Spain provides one illustration of the effects that temporary contracts might have in the long term. For decades, more than 30% of Spanish employees have worked under temporary contracts—although the rate is currently around 25% as a result of massive layoffs made during the great recession, which primarily affected temporary workers (Figure 1). Poland, Portugal, the Netherlands, Sweden, and France are also well above the EU average of 12.8% (2013). It would be fair to assume that without substantial changes, temporary contracts will continue to be the predominant entry route into employment in Spain and, when the economy recovers, that temporary employment will rise once again. This indeed appears to be the case, as almost 92% of all new hires in Spain during 2014 were based on temporary contracts. The same is also true for Italy, where the corresponding figure was 83.4% in 2013.

Temporary work in some European countries,

As shown in the Illustration, Spain and Italy are typical examples of dual labor markets, in which temporary and permanent contracts substantially differ. One of the most notable differences between the two types of contract is the level of employment protection each one entails. Indeed, during the first two years “on the job” in Spain, and the first three years in Italy, severance payments are based on eight days per year of service. The 2012 reform in Spain and the 2015 Job Act in Italy amended this to 12 days. Once the duration of the job goes beyond the maximum allowed by the law (which is two years in Spain and three years in Italy), severance payments in both countries jump to more than 30 days per year of service. One study shows that this large gap in severance costs between these two types of workers makes employers reluctant to transform temporary contracts into permanent ones—and it is this which effectively forms the basis of the “dual” character of these two labor markets [1].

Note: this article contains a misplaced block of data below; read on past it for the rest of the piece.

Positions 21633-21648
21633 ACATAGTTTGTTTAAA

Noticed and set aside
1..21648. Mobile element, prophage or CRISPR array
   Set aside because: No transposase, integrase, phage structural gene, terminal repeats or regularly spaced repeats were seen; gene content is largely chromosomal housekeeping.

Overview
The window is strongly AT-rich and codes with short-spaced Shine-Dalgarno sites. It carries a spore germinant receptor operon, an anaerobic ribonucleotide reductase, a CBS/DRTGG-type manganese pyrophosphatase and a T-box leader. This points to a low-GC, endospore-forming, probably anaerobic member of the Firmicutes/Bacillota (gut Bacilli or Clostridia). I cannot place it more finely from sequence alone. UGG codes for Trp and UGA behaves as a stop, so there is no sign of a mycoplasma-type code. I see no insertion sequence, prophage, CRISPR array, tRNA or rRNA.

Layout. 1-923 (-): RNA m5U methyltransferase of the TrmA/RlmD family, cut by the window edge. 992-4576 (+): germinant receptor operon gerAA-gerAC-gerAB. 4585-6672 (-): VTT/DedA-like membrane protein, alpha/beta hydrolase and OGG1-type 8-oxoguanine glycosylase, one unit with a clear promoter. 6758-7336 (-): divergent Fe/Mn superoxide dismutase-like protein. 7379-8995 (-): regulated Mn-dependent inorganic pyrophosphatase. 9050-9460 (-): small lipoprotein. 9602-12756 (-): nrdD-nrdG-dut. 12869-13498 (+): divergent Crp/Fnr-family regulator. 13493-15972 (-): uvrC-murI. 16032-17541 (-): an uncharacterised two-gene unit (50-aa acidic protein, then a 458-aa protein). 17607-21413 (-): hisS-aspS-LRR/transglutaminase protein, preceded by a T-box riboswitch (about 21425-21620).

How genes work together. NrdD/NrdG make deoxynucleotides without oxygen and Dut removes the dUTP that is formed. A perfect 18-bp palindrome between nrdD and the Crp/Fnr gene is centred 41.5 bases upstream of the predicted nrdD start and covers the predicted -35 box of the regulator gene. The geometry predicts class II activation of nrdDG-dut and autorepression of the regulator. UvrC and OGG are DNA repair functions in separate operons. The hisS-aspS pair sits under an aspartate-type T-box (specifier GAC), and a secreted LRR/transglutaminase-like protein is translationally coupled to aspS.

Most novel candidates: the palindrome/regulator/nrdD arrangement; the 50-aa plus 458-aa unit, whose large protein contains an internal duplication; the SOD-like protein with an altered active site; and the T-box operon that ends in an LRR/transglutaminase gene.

The study also shows that the large discontinuity created by conventional Employment Protection Legislation (EPL) schemes in dual labor markets has negative consequences for unemployment, human capital, and innovation, as the discontinuity leads to excessive turnover in the labor market. Empirical evidence of the impact of temporary work on labor market outcomes shows that, in general, temporary contracts do not improve access to permanent contracts and, furthermore, that such contracts create excessive wage pressure, low training investments by firms, and the adoption of mature rather than innovative technologies [2], [3], [4], [5].

Thus it is quite well established that dualism in the labor market—i.e. the coexistence of workers with quite different seniority rights—has significant negative consequences on wages, human capital accumulation, and even for the political economy of labor market reforms. There is also evidence to show that permanent workers are more productive than temporary workers.

A recent paper that analyzes Spanish social security data finds that groups of native male high-school dropouts, who entered the labor market just after the total liberalization of temporary contracts in Spain that took place in 1984, experienced worse labor market outcomes than similar groups who just preceded them [6]. Specifically, they experienced almost 200 days less in duration of employment (a 7% drop) and their wages were reduced by approximately 22% in the long term. It is for this reason that there are increasing concerns about the role that temporary contracts are playing in this and other European countries. For example, Germany, the Netherlands, and Poland are using these contracts intensively as a way of both reacting to changes in demand and introducing more flexibility into labor relations.

In contrast to this, some other European countries have developed an alternative institutional system that is usually referred to as the “flexicurity model.” The essential feature of this model is a combination of two “pillars”: first, less rigid EPL affecting all workers equally; and, second, more generous unemployment benefits coupled with well-developed, active labor market policies.